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Kasongo: African Diamond Producers Assoc. Not 'OPEC'

Apr 23, 2007 11:37 AM   By Avi Krawitz

RAPAPORT... Democratic Republic of the Congo (DRC) Deputy Minister of Mines Victor Kasongo refuted reports that he said the newly formed African Diamond Producers Association will be looking to control the diamond markets.

In an April 21, 2007 report, Bloomberg quoted Kasongo as saying, "We will establish the OPEC of diamonds. We will form united diamond policies, so that we have more power on the international arena.”

Kasongo told Rapaport News on April 23, "I was misquoted."
 
"I made no reference to pricing. We are looking to expand the region's activity in the diamond industry to create employment through it," he said. 

Kasongo told Rapaport that an OPEC type structure would have been very powerful, but this is not the intention of the association which is being formed this week.

Representatives from the DRC, South Africa, Zimbabwe, Angola, and Namibia will meet April 27 and 28 in Luanda to work out the technical aspects of the syndicate and the respective countries' ministers will seal its establishment at an April 30 meeting.

Unlike OPEC, whose 12 oil producing member nations are able to exert influence on oil prices, Kasongo said the underlying goal of the meeting will be to brainstorm ways to expand Africa's role in the diamond industry beyond that of mining.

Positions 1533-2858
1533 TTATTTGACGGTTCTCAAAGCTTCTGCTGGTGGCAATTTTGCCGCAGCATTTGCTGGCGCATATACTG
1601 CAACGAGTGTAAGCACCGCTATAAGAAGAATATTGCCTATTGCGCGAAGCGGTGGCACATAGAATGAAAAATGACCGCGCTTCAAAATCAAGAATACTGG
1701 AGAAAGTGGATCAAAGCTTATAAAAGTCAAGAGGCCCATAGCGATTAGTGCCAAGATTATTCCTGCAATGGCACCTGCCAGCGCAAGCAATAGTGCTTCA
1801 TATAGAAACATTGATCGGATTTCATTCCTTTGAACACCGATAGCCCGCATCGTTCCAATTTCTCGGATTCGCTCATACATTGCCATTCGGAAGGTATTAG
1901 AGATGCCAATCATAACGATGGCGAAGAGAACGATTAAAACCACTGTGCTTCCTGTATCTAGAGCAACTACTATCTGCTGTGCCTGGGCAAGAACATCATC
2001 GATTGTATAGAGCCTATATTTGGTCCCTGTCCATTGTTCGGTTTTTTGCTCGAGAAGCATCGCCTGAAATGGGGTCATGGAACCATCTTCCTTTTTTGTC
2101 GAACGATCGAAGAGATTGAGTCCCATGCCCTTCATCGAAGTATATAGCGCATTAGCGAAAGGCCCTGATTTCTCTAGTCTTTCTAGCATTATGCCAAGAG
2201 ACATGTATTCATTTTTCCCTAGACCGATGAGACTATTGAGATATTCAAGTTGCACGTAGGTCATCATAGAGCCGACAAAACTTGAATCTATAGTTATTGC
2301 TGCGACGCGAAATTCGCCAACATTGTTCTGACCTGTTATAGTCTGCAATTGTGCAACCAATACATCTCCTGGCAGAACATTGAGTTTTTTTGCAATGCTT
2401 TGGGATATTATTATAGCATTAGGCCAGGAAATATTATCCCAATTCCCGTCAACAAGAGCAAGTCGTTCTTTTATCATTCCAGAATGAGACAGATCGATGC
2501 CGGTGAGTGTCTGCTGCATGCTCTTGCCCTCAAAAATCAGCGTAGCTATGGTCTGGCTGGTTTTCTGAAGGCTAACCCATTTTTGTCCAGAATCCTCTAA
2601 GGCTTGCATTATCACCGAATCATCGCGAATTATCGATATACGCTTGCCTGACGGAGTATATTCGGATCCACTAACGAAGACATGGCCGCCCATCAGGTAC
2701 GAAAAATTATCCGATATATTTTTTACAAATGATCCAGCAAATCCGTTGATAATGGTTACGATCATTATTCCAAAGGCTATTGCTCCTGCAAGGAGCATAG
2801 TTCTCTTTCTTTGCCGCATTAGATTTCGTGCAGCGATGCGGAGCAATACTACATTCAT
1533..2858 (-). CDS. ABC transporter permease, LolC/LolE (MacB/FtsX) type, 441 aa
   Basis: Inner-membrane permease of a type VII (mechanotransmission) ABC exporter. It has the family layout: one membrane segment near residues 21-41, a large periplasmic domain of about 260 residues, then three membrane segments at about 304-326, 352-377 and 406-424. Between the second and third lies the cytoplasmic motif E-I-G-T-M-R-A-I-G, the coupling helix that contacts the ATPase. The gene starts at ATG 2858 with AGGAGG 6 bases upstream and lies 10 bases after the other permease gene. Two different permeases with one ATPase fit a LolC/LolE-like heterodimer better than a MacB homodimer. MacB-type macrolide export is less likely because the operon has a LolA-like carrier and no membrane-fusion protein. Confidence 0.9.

The six nations participating in the Luanda meetings make up for around 51 percent of the world's diamond carat production, according to the most recently published Kimberley Process statistics for 2005. The meeting comes as interest from those countries has increased to tap into markets beyond production.

"We want to cut competitively and learn," Kasongo said. "Not to control the market, but to make Africa an important player throughout the diamond chain, meaning from producing to cutting and polishing to marketing."

On a more practical level, he said he hopes a training timetable will be achieved from the meetings to teach diamond cutting and polishing skills through the region, particularly the DRC.

Meanwhile, Belgium Polished Diamond Dealers Association president Andre Gumuchdjian said he was confident the cut and polished production in Africa does not threaten Antwerp's position as a leading polishing center.

"Beneficiation will change the way the diamond industry will look like and we have been predicting this for some time now," Gumuchdjian said. "But I think that Belgium companies are entrepreneurial enough to ensure that diamonds continue to pass through Antwerp."

Gumuchdjian added that while he understands why Africa's diamond-rich countries are making the effort to move into the polished arena, he hopes they would be reasonable in their approach.

"They need to realize that some items are not economically viable to be polished in Africa," he said, using the example of smaller goods that flow to India and more expensive stones, which would be more expensive to polish in new centers. "They need to devise an economically viable guideline to make it interesting for all."

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Tags: Angola, Belgium, India, Kimberley Process, Namibia, NGO, Polishing, Production, South Africa, Zimbabwe
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